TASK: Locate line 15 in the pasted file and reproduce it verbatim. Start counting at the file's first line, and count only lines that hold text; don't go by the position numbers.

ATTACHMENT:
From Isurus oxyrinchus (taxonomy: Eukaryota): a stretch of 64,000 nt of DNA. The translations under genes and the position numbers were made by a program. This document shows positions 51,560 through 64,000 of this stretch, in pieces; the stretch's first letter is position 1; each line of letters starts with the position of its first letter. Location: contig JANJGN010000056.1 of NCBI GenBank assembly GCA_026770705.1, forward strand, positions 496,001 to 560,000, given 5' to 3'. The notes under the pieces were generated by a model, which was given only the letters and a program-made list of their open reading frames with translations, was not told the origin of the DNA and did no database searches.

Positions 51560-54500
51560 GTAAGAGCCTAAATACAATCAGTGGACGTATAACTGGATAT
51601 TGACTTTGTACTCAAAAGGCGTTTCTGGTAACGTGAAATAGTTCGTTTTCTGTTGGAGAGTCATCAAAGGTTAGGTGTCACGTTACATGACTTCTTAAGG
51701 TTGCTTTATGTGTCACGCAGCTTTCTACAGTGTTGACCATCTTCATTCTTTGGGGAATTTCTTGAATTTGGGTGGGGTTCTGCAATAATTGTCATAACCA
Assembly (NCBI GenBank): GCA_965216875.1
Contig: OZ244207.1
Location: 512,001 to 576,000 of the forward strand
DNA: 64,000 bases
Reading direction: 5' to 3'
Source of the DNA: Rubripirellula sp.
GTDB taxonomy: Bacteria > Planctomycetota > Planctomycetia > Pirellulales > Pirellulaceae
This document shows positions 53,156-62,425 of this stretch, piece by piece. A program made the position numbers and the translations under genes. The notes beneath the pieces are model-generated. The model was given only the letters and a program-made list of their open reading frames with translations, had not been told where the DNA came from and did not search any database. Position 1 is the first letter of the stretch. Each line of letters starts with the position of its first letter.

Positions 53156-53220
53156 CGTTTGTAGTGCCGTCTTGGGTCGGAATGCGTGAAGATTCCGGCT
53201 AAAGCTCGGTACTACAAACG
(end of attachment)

53156 CGTTTGTAGTGCCGTCTTGGGTCGGAATGCGTGAAGATTCCGGCT